We liberal Jews have joined in dehumanizing our Orthodox brethren
My mother likes to tell the story of her hospital roommate when I was born 24 years ago in Ramapo, New York, mere miles from Monsey, where an attacker went on an anti-Semitic stabbing rampage. Her roommate was an ultra-Orthodox woman in her early twenties who was having her fifth child, a boy. My mom was 33 years old and having me, her second and final child. Eight days later, each of those boys would have a bris, in line with the Jewish custom common to both the ultra-Orthodox and my largely non-observant family. From there, I presume our parts in the American Jewish story diverged. I was raised in Clarkstown, the town next to Ramapo, attending public schools in a secular family, while he grew up in an ultra-Orthodox family and likely has one of his own now.
I tell this story to demonstrate how different the Jewish American experience is, even for Jews born and raised in Rockland County, only a few miles apart.
But it’s not just difference. Hostility towards the region’s ultra-Orthodox community has existed as long as I can remember. “Those Jews are destroying Rockland” was something I often heard growing up, from old and young Rocklanders alike. Not Jews like me, I was reassured, just those ones in Ramapo, the ones with the payos and shtreimels. Ostensibly, these complaints were about overdevelopment and troubling decisions made about the East Ramapo schools. But the underlying hatred towards a minority community, conveyed through dehumanizing rhetoric that would make Adolf Hitler feel at home, was unlike anything I’d ever heard openly discussed in America.
As painful as it is to admit it, it wasn’t only non-Jews who spoke this way. Most remarkable was the secular Jews who tolerated — or even participated — in these vitriolic attacks.
I’ve always thought the tension between Rockland’s secular and Hasidic communities called to mind Philip Roth’s short story “Eli the Fanatic,” where the titular character feels a particular animus towards his new Orthodox neighbors rooted in a desire to prove his loyalty to his secular neighbors. Roth’s short story was set in the 1940s but these divisions remain as we enter the new decade.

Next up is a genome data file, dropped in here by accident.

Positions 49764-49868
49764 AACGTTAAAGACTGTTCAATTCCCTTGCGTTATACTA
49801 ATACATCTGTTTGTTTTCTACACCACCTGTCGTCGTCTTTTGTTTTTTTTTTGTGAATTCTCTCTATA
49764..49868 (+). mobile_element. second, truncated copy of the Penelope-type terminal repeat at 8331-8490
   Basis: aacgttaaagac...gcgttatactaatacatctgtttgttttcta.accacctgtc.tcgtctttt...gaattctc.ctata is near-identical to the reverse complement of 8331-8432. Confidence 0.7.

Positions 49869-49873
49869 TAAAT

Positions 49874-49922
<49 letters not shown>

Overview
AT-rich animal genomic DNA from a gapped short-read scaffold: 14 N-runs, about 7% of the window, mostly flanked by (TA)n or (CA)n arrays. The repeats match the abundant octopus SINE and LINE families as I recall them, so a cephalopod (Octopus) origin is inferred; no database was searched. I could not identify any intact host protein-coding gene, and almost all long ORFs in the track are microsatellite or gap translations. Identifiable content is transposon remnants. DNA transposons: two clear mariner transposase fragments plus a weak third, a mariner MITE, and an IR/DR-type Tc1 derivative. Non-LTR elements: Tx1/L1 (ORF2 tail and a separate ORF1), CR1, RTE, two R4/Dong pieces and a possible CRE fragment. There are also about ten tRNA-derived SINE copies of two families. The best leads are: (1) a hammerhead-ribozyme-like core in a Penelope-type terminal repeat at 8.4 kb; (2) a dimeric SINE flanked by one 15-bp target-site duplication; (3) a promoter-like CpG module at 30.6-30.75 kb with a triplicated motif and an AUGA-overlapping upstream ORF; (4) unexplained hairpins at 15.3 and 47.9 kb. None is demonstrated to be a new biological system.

Just like the non-Jews, the secular Jews had their excuses for attacking the Orthodox. “They don’t even consider us Jews!” was something I was told countless times by secular Jews. My late grandmother’s pointed response to this line of thinking was that Hitler didn’t care about such things when deciding who was Jewish and who was not. Her point was that we can’t look at the ultra-Orthodox as foreign. My grandmother believed there was one Jewish community in Rockland, not two; accept that and then discuss differences, keeping in mind that if you wouldn’t tolerate hate speech towards secular Jews, it shouldn’t be tolerated towards ultra-Orthodox Jews either.
My grandmother was not the norm, and I’m sad to say, the views of a divided community so deeply affected me that I was surprised when, after the stabbing, a close friend who lives in Germany reached out to me expressing his condolences over the attack in my community. I had taken him through Monsey when he visited to show him how culturally different it was — the billboards in Yiddish on Route 59, the ultra-Orthodox Jews who were hard to find outside of New York and Israel.
“Why offer condolences to me?” I thought. This wasn’t an attack on my community.
But that was the wrong way to think about it. This was an attack on Jews. Whether an attack occurs in a Conservative synagogue in Pittsburgh or an Orthodox home synagogue in Monsey should not have any influence on one’s response.
So my plea to my fellow secular Jews, Jews who may feel no kinship with the Orthodox or ultra-Orthodox community, or feel this was an attack solely on a part of the American Jewish community that wasn’t directed towards “us”, is as follows: What unites us as Jews need not be our religious beliefs or practice, but merely our background as Jews. Atheist or Hasidic, Ashkenazi or Sephardic, preferring matzo brei with salt or matzo brei with sugar — we must stand together despite our differences.
At the very least, our love for the religious freedom and the relative sanctuary from prejudice that brought many of our families to America should buttress our steadfast opposition to this type of hate.
Mike Gurock is a Manhattan-based management consultant. He is a graduate of the University of Pennsylvania and was born and raised in Rockland County, New York.